In 2017, Compass said it would put a stop to these horrific practices and adopt the Better Chicken Commitment (BCC), an animal welfare policy that spares chickens from the worst forms of abuse on factory farms. But, five years have passed, and the company has yet to show tangible progress toward ending the abuse—and countless animals are suffering because of it.

Milos Bicanski • We Animals Media

Compass promised to let mother pigs turnaround.

Mother pigs are loving, emotional, and fiercely protective of their babies—but factory farms abuse and exploit pigs like they are nothing more than machines. And, sadly, Compass won’t take a hard stance against these farms’ cruelty. Suppliers keep pregnant pigs—known as breeding sows—in crates that are barely bigger than their own bodies. A sow will spend the entirety of her four-month pregnancy in a seven-foot by two-foot gestation crate, restricted so tightly that she can’t even turn around. The stress of confinement weakens a pig’s cardiac function, immune system, and bone strength, and the pressure of the cage against her body leaves her with painful sores and abrasions. Gestation crates also cause severe mental anguish, with female pigs exhibiting signs of boredom and even depression. 

This intensive confinement is so cruel that several states, including Massachusetts and California, have voted to make gestation crates illegal, and large food companies have followed suit to become crate-free. 

Compass vowed that it would eliminate gestation crates from its supply chain by 2017. Five years have passed, and the company still supports factory farms that subject mother pigs and their babies to this egregious cruelty. Compass Group needs to update its commitment to ending this abuse as soon as possible and accelerate its progress toward sourcing 100% crate-free pork.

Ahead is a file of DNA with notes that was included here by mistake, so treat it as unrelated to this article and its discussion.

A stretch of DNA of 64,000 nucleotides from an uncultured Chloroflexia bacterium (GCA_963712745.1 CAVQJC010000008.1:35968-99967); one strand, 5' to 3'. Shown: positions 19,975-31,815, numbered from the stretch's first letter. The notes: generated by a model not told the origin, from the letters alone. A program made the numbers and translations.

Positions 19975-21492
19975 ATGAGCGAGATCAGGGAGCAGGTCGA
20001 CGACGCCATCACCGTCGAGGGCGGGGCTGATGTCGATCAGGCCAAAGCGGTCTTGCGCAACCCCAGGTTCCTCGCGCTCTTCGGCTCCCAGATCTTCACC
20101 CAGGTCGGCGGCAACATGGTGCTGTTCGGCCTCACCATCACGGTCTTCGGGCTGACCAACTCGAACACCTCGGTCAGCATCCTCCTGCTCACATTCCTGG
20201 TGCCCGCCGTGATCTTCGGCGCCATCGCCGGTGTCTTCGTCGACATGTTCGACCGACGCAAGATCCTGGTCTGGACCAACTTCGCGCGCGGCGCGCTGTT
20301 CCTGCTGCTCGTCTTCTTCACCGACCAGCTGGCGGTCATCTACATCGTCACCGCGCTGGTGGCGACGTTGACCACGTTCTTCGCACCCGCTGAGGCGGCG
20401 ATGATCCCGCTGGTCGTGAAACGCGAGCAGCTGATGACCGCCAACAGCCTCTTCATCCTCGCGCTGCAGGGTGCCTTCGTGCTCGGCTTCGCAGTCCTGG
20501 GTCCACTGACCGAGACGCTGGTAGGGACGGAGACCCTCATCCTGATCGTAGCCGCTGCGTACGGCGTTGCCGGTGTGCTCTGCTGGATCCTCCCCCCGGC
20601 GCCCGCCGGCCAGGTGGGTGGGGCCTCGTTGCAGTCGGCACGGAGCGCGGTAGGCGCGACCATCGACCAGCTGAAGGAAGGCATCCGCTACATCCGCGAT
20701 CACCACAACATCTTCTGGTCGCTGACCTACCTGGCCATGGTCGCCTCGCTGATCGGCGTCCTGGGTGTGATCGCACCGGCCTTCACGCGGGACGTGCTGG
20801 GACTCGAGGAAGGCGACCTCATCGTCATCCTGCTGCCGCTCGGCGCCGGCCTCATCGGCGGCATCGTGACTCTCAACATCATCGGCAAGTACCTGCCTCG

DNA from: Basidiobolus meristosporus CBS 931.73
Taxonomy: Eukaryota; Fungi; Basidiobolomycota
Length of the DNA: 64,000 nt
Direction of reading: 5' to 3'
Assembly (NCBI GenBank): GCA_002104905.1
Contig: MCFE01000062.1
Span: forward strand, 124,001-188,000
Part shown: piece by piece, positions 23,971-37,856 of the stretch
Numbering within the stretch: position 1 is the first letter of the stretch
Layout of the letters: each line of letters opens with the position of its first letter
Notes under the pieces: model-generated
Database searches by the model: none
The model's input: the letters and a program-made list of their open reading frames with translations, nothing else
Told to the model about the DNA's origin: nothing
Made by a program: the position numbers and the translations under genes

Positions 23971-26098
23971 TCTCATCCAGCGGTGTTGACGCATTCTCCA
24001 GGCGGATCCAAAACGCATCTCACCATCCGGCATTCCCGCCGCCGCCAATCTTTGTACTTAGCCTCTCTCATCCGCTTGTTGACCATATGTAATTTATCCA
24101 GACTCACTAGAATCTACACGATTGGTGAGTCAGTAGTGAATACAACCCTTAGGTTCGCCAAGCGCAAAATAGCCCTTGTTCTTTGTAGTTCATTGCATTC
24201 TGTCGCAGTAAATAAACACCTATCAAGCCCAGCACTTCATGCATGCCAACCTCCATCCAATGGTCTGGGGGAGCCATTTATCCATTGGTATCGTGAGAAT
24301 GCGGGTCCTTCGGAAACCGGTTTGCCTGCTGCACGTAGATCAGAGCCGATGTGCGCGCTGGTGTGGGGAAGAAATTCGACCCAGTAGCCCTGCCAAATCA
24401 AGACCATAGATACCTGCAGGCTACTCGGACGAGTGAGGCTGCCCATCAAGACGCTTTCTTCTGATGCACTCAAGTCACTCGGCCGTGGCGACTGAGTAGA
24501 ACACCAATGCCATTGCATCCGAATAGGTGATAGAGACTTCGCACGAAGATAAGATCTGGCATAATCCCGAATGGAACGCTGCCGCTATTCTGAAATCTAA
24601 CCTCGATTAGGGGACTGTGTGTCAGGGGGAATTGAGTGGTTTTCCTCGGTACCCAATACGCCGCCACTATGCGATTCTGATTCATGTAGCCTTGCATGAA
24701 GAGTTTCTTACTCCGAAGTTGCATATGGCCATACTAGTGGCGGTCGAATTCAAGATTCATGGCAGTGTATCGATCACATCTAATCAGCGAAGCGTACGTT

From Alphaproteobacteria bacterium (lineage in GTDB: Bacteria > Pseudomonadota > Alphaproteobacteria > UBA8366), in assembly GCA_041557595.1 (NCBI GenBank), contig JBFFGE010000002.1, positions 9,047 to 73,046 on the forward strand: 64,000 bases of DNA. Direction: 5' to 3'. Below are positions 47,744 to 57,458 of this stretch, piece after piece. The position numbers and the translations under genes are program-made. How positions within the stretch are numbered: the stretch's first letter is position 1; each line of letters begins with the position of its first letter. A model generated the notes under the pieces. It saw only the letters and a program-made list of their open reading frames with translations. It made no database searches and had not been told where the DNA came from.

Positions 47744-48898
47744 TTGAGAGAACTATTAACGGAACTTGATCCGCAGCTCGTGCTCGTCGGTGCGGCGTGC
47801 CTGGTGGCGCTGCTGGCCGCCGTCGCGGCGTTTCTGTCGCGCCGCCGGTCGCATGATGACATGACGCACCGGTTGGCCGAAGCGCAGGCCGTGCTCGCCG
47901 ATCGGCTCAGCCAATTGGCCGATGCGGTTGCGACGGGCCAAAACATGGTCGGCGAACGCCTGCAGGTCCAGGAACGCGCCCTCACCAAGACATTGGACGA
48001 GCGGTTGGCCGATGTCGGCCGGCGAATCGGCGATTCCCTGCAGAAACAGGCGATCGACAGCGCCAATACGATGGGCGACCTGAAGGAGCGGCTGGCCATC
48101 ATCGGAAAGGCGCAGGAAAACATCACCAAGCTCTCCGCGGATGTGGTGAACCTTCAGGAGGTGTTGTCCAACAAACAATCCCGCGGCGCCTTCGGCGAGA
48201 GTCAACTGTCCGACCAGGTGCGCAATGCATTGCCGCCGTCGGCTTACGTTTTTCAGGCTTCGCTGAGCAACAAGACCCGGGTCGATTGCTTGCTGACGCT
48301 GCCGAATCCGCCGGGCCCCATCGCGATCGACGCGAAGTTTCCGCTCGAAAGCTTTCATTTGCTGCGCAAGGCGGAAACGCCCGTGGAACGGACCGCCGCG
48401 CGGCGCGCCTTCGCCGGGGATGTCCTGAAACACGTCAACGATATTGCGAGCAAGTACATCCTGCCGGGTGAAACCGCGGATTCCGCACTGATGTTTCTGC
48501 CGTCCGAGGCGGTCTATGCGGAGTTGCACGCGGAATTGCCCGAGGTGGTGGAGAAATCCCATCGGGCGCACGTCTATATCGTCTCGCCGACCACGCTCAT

Konrad Lozinski • Open Cages

Compass promised to let all hens stretchtheirwings.

Some Compass suppliers still trap egg-laying hens in battery cages for the majority of their lives, packing a typical hen into a space the size of an iPad with up to ten other birds. These archaic cages confine birds so tightly that they can't even stretch out their wings, let alone engage in any of their natural behaviors. The cages’ abrasive wire-mesh material digs into the chickens’ feet and feathers, leaving them with painful lesions and even lifelong foot deformities. As a result of their intensive confinement, intelligent, sensitive hens spend every day in physical and mental agony.

Compass Group had made strong initial progress on its cage-free egg policy in past years, and had even completely reached its 100% cage-free goal; however, Compass’s cage-free numbers have gone down over the past year. The company is citing supply chain disruptions for backsliding—but this does not exempt Compass from fulfilling its 100% cage-free egg promise, especially when many of its competitors have fulfilled theirs.

Konrad Lozinski • Open Cages
The Humane League

We exist to end the abuse of animals raised for food. But we can’t do it without you.

Unless otherwise noted all imagery of factory farms on this site is representative of typical conditions. Video footage: Djurens Rätt and We Animals Media